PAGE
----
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President Barack Obama’s inauguration, last week, was historic. For one thing, he’s America’s first black president. It’s historic because there are still people alive who can remember a time when the only way a black man would have gotten into the Oval Office would have been to clean it.
It’s safe to say that Dr. Martin Luther King Jr. deserves a lot of the credit for this. King was the right man in the right place at the right time. Hitler’s concentration camps, which American troops liberated 20 years earlier, demonstrated what racism can lead to. King understood what to do and his non-violent, non-threatening approach gave his racist opponents the chance to look like a bunch of Nazi thugs as they sicked police dogs on peaceful protest marchers, including children. The sight of police and mob violence directed at peaceful protesters disgusted most Americans and King’s work helped break down the artificial barriers that made black people second class citizens.
He also knew that victory was his. I’ve read that King predicted a black president in 40 years, and he was obviously close. Had he not been murdered, he would probably have lived to see it happen.
Another thing that is historic about President Obama’s inauguration is that it was the most expensive inauguration in history. The figure I’ve seen, which, I understand, includes security costs, is around $170 million. For perspective, that is 34 times the amount of state funding ($4.9 million) that Bedford County Public Schools is slated to loose in the coming fiscal year. That cut means that 80 positions will be eliminated. The school division hopes to make as much of this staff reduction as possible by attrition but the school board also voted on a staff reduction policy that will help them decide who to cut if they have to.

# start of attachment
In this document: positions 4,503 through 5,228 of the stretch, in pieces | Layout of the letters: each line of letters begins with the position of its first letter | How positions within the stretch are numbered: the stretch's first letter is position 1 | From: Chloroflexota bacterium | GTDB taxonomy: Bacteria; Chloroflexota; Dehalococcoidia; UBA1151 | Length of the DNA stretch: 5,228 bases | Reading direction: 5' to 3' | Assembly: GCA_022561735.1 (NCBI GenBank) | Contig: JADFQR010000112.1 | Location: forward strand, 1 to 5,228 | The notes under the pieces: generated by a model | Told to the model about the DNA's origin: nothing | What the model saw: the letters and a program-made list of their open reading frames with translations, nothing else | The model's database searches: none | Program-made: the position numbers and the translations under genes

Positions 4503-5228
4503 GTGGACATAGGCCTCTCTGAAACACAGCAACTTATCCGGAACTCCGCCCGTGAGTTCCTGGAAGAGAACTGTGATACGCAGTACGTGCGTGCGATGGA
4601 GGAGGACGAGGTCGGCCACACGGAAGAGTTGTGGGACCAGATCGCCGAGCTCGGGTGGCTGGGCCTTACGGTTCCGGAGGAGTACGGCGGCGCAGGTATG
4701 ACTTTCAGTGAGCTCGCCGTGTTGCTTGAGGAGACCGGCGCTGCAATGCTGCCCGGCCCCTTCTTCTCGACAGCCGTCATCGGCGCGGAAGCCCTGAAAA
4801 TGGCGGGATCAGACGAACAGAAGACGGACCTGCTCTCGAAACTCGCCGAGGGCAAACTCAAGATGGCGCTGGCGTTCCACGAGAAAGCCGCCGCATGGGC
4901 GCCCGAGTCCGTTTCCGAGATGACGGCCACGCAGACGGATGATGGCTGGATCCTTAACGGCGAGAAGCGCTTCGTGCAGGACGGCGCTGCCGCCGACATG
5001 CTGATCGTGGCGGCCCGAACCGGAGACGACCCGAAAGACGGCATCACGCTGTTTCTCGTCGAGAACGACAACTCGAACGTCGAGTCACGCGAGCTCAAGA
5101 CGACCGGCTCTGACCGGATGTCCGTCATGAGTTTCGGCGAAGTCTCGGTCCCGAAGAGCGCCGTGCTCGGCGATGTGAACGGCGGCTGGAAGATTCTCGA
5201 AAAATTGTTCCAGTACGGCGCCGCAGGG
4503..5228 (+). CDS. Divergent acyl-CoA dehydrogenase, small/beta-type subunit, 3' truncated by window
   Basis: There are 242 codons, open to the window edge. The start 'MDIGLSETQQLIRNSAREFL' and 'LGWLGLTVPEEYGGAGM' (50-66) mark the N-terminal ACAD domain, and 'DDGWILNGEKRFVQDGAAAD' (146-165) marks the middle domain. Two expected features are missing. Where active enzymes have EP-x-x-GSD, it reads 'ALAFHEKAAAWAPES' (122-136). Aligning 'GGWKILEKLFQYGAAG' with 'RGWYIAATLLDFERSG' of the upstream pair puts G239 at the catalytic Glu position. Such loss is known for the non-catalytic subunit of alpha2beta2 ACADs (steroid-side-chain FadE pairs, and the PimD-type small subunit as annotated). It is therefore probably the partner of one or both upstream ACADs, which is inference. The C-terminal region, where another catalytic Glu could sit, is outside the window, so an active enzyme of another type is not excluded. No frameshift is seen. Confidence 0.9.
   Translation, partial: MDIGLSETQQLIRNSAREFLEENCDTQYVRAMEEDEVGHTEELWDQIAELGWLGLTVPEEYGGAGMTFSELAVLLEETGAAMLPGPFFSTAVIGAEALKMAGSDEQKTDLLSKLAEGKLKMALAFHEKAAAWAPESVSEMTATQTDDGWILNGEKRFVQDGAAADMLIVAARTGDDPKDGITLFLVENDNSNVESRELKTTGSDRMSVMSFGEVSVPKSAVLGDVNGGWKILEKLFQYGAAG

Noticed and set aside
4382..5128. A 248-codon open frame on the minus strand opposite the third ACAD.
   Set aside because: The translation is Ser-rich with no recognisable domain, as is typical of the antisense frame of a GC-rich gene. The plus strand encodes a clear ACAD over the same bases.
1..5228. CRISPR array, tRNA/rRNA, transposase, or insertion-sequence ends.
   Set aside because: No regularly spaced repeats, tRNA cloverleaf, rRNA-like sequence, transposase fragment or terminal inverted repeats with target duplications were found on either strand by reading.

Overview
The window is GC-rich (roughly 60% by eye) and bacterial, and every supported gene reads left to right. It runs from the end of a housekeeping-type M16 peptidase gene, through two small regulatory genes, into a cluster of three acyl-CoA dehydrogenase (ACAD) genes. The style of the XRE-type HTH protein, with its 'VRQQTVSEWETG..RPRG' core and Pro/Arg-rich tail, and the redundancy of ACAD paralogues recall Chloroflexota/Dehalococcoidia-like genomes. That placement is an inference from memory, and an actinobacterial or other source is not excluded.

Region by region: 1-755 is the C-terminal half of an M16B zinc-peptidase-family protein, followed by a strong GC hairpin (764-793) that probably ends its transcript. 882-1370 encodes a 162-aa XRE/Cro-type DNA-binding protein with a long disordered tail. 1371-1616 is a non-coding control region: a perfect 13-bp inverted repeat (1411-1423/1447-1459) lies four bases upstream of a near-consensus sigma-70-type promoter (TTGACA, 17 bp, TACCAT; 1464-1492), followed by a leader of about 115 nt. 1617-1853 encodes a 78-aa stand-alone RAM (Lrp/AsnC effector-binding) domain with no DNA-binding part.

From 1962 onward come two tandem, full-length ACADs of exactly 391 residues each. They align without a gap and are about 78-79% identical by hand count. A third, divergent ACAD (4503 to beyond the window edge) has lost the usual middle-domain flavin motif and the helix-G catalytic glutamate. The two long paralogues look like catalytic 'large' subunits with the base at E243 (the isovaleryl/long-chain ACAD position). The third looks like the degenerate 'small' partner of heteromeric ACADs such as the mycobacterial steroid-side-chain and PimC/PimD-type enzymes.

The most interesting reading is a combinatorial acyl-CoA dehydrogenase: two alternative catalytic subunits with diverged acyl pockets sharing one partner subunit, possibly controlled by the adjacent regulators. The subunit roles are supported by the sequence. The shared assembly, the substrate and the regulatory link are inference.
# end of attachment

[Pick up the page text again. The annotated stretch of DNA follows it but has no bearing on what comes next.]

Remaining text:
Of course, I tend to be rather cynical when it comes to the federal government. The feds always seem to be quite creative when it comes to finding ways to spend taxpayer’s money. The feds even spend taxpayer’s money that they haven’t collected yet.
Meanwhile, local governments are going to have to be creative about how they are going to spend less money. One thing Bedford County Schools should do is get some input from teachers and non-administrative staff.
This isn’t an original idea of my own. I’ve already heard two county teachers mention this, one at a public hearing, and it sounds like a good idea. Each individual suggestion may not, in itself, be a huge savings, but the cumulative effect of multiple suggestions could be substantial. These would be ideas that would save money without compromising the school division’s mission of delivering a quality education to the county’s youth.
But, getting back to President Obama, although I think the cost of his inauguration sent the wrong message at a tough time, I think he did something the next day that set a good example. One of his first acts after taking his seat behind the world’s most important desk was to freeze the salaries of all White House Staff making more than $100,000 per year. White House staff salaries probably don’t amount to more than a pimple on the federal budget elephant’s butt, but Obama’s action has symbolic value. This sends the right message.
Now, if Timothy Geithner, Obama’s choice for Secretary of the Treasury, can just do a better job running the Treasury Department than he did at understanding his own taxes.